AI recruitment software is “automated pseudoscience” • The Register

Claims that AI-powered recruiting software can increase the diversity of new hires in the workplace have been debunked in a study published this week.

Proponents of machine learning algorithms trained to analyze body language and predict candidates’ emotional intelligence believe that the software offers a fairer way of evaluating workers if it doesn’t take gender and race into account. They argue that the new tools could eliminate human bias and help companies meet their diversity, equity and inclusion goals by hiring more employees from underrepresented groups.

But a paper published in the journal philosophy and technology However, a study by two University of Cambridge researchers shows that the software is little more than “automated pseudoscience”. Six computer science students replicated a commercial model used in industry to study how AI recruitment software predicts people’s personalities from images of their faces.

Dubbed the “Personality Engine,” the system looks for the “big five” personality tropes: extraversion, agreeableness, openness, conscientiousness, and neuroticism. They found that the software’s predictions were affected by changes in people’s facial expressions, lighting and background, and their clothing choices. These traits have nothing to do with a job seeker’s skills, so using AI for recruitment purposes is flawed, the researchers argue.

“The fact that changes in light, saturation and contrast affect your personality score is evidence of this,” said Kerry Mackereth, a post-doctoral researcher at the University of Cambridge’s Center for Gender Studies The registry. The paper’s findings are supported by previous studies that have shown how wearing glasses and a headscarf in a video interview or adding a bookshelf in the background can decrease a candidate’s score on conscientiousness and neuroticism, she noted.

Mackereth also explained that these tools are likely trained to look for attributes associated with previous successful candidates and are therefore more likely to recruit similar-looking individuals rather than encourage diversity.

“Machine learning models are understood to be predictive; however, since they are trained on past data, they do not repeat decisions made in the past in the future. As the tools learn from this pre-existing data set, a feedback loop is created between what companies perceive as the ideal employee and the criteria used by automated recruiting tools to select candidates,” she said.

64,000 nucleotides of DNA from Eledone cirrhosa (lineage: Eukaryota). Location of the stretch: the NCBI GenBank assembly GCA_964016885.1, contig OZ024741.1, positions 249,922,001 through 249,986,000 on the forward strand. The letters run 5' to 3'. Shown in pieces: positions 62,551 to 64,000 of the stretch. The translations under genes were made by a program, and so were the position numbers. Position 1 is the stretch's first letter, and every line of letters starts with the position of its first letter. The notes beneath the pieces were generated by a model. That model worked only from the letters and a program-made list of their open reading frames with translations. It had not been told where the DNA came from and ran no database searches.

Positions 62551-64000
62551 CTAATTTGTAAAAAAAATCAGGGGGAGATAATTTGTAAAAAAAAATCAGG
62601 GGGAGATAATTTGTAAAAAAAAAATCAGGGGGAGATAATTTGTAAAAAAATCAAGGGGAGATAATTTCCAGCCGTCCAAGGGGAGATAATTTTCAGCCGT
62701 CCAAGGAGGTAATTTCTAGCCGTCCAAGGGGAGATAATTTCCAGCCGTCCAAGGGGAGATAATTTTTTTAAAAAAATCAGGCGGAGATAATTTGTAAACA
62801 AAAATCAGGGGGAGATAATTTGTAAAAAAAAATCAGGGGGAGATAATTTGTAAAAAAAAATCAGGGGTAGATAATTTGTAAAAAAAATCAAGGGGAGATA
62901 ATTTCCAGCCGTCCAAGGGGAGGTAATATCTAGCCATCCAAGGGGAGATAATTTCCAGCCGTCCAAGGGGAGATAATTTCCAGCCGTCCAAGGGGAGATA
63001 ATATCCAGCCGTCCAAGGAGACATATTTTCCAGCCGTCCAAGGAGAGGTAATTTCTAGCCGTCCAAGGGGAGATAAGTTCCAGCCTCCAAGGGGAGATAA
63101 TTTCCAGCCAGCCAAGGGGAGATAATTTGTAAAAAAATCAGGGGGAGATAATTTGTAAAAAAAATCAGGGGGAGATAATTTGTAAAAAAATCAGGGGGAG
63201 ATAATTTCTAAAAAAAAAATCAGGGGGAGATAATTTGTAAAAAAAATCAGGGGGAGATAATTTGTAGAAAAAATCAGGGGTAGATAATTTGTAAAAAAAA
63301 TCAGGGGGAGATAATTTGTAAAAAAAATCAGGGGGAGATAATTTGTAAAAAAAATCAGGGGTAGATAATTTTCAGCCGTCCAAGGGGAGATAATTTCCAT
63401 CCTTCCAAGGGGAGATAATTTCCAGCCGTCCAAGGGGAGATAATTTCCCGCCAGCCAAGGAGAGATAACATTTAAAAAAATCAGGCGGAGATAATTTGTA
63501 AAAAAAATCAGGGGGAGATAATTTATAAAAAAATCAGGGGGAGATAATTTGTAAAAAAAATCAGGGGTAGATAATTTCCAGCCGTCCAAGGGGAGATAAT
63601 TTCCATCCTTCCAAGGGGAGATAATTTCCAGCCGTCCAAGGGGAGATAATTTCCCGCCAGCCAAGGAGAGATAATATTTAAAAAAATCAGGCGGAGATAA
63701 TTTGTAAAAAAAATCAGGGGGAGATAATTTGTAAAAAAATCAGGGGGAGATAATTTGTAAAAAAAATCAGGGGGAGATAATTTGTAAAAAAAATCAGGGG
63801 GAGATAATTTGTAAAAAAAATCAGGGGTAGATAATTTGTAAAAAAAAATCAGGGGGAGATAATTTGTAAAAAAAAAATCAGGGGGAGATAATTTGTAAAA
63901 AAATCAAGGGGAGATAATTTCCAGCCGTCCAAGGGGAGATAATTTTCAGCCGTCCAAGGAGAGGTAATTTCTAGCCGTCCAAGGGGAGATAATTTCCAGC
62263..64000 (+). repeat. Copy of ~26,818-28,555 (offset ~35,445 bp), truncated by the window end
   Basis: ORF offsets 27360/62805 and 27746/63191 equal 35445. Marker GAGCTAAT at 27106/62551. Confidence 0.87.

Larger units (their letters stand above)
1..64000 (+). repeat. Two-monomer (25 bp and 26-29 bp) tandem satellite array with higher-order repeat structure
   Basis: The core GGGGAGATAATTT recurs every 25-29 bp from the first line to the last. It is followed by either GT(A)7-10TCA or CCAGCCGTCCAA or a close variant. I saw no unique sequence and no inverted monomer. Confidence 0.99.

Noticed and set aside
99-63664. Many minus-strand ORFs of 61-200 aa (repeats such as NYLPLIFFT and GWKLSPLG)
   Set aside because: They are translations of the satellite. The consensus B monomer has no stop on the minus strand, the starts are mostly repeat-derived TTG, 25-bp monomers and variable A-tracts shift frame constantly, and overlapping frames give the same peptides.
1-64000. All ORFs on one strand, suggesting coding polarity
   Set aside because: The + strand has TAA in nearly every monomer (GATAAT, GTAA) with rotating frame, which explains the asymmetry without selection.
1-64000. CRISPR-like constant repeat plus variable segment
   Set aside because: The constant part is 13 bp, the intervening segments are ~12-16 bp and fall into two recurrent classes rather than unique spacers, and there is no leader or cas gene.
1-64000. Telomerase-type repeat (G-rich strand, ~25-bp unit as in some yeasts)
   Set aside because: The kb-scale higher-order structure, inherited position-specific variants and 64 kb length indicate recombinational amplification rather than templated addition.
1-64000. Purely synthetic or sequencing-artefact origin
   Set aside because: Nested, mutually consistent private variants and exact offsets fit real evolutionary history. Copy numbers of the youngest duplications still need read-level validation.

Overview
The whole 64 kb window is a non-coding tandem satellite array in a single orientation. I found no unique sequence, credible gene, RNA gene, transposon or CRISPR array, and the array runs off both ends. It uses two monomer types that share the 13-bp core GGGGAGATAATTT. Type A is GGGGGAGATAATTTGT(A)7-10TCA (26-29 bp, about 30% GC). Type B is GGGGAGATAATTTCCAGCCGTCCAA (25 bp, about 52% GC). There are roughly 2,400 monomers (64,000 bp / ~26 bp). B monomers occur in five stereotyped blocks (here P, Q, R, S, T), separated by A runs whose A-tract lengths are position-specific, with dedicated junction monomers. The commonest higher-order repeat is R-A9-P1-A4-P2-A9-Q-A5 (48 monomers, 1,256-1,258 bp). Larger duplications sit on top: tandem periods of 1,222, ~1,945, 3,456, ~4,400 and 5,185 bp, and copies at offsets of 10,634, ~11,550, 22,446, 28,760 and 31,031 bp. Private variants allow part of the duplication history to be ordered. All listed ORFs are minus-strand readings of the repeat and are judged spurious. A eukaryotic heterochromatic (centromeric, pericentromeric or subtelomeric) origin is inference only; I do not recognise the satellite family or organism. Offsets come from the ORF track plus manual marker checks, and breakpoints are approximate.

The researchers believe the technology needs to be more tightly regulated. “We worry that some vendors will wrap ‘snake oil’ products in shiny packaging and sell them to unsuspecting customers,” said co-author Eleanor Drage, a postdoctoral researcher also at the Center for Gender Studies.

“While companies may not act in bad faith, there is little accountability for how these products are built or tested. Therefore, this technology and the way it is being marketed could become a dangerous source of misinformation about how recruitment can be ‘equalized’ and made fairer,” she added.

Mackereth said that although the European Union’s AI law classifies such recruiting software as “high risk,” it’s unclear what rules will be enforced to mitigate those risks. “We think these tools and the marketing claims made about these products need to be scrutinized much more seriously, and that the regulation of AI-powered HR tools should play a much more prominent role in the AI ​​policy agenda.”

“While the harms of AI-powered recruitment tools appear to be far more latent and insidious than high-profile cases of algorithmic discrimination, they have the potential to have long-term impacts on employment and socioeconomic mobility,” she concluded. ® AI recruitment software is “automated pseudoscience” • The Register

Rick Schindler

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